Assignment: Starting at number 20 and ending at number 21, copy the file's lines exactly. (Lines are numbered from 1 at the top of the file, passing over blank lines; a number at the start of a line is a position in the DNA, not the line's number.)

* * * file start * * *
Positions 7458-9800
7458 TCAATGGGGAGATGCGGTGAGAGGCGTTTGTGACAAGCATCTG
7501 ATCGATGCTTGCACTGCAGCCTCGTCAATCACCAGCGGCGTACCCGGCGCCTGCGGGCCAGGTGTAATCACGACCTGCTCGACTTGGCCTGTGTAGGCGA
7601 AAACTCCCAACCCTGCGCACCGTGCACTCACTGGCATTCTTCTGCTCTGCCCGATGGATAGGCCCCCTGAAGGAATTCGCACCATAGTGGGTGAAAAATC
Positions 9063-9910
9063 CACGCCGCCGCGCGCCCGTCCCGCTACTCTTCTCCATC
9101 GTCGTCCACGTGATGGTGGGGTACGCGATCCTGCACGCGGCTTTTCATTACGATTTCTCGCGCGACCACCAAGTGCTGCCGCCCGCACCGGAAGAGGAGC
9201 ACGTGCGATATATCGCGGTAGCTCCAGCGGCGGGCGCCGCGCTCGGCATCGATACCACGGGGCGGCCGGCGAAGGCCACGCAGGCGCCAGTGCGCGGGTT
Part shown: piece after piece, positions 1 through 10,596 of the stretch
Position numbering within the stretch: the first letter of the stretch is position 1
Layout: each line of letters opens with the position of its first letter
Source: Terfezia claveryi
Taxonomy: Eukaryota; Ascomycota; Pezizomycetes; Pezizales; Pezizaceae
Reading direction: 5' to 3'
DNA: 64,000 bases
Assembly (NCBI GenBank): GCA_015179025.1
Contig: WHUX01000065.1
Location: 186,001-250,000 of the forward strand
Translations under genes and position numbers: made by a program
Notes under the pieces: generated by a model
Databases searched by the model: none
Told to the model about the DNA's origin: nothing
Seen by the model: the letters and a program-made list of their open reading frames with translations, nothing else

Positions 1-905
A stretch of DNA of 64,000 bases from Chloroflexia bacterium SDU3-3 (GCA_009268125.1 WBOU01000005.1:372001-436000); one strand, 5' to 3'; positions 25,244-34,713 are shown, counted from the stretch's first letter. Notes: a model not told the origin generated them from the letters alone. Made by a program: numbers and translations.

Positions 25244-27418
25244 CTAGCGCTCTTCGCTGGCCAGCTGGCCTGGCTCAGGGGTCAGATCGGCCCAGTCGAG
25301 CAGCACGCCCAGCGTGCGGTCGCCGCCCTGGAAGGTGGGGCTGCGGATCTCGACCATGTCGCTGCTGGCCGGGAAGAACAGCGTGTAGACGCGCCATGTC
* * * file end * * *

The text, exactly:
Notes under the pieces: generated by a model
Databases searched by the model: none